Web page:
[–]agh_missedit 15 points16 points  (3 children)

        I once told a girl friend of mine about an sex encounter that I really should not have gotten myself into. It was a bad decision all the way around, but I didn't know how I was going to get out of it when I was half drunk and half naked in his room. I didn't know him that well except he had muscles and was rude to waitstaff.

        I had a choice. I could get up and leave but I feared that he would attack me, make me feel bad and maybe even stalk me after (he had shown those tendencies before). Or I could stay and endure whatever was going to happen and cut it off later when it was all over. I stayed because I thought it would be safer in the big picture.

        When I told her this story she had the most shocked look on her face

        "Don't you realize you were raped?"

        I was confused as hell. I'm pretty sure I wasn't raped. Was it a bad sex experience? Yes. Rape? No.

        "No, you totally were! You should have him arrested!!!"

        Back then when I was much younger and this conversation confused me so much. Before I told her about the story, I was perfectly OK with owning up to my poor judgement and I was never going to let it happen again, ever. I was gonna screen guys better and ease up on the "free" drinks.

        After her comments, I felt like a victim, powerless. I felt like I was added to this class of "raped women" and I had to behave a certain way, the feminist way.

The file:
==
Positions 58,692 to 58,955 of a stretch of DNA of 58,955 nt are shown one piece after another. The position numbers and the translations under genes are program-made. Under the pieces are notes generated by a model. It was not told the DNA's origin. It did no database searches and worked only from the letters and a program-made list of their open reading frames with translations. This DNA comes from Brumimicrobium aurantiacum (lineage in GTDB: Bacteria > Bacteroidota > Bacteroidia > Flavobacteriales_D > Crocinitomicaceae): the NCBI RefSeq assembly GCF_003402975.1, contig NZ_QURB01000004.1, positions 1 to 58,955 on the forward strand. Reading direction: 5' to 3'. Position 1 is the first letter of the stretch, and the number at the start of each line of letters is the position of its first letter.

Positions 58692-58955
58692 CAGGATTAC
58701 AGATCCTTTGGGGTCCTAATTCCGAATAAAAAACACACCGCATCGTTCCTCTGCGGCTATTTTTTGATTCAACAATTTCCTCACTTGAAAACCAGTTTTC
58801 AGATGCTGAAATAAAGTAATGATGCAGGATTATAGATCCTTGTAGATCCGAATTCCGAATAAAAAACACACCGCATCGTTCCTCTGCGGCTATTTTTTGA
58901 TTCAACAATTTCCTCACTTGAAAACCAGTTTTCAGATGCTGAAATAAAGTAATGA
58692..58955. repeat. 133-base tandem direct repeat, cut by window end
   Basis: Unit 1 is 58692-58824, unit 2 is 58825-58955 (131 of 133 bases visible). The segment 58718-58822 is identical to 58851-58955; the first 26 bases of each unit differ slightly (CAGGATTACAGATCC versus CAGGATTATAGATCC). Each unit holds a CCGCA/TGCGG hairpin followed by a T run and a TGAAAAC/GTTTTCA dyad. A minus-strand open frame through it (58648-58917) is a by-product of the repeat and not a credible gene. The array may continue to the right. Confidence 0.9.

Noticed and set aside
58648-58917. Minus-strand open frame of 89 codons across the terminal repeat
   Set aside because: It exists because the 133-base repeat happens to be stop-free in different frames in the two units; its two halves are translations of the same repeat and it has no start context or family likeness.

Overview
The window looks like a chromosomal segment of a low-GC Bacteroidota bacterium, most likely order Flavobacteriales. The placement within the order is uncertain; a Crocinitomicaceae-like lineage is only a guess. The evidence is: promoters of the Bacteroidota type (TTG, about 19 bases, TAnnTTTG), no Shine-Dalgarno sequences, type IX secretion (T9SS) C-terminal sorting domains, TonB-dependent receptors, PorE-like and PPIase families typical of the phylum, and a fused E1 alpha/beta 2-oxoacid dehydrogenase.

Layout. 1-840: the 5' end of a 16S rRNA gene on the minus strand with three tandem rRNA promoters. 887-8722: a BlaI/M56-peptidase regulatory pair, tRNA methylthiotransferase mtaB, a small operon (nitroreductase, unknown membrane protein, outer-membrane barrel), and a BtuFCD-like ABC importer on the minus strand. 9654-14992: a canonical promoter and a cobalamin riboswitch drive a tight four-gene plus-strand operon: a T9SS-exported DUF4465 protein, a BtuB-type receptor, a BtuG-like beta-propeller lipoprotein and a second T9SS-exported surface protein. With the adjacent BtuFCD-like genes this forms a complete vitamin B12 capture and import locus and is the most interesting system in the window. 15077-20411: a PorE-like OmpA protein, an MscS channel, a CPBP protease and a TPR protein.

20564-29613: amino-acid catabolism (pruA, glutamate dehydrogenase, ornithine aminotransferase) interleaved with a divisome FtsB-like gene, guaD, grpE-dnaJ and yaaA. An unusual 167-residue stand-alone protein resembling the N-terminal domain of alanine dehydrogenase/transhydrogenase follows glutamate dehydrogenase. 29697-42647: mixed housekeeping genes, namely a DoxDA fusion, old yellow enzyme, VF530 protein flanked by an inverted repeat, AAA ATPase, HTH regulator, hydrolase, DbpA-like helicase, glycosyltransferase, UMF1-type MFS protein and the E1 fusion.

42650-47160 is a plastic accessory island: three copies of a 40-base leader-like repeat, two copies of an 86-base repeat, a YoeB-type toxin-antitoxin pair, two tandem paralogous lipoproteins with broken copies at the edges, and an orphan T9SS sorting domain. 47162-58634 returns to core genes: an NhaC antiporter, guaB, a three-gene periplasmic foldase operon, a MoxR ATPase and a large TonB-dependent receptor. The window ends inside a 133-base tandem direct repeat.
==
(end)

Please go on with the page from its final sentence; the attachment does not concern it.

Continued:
This is why its important to call bad sex experiences what they are. Its not rape. Its you being stupid. Get your act together and make better decisions next time. Since then, I've never put myself in that position ever again.

        [–]GrowingSlowly 5 points6 points  (0 children)

        I had almost this exact same situation when I was younger. Just like you, I was fine when I had it in my own head. I made a mistake, but I learned from it. Then I let other people into my head and that's when the confusion began.

        I would do my best to push it out of my mind, but every once in a while, it would pop back into my head and I would think on it and try to decide what exactly it was. Fortunately, after some years passed and I learned more and managed to get rid of some of the brainwashing, I (re)came to the conclusion that no, in fact, I was not raped or in any way sexually assaulted. I had a bad experience, but not as bad as that.

        It's exactly as you say- we need to call bad sexual experiences as they are. If you have that bad experience, you realize just what it was and you learn from it and you don't put yourself into that position again. Yes, of course it would have been better to not have gotten into the situation in the first place, but at least now I know I will not have another experience like that one.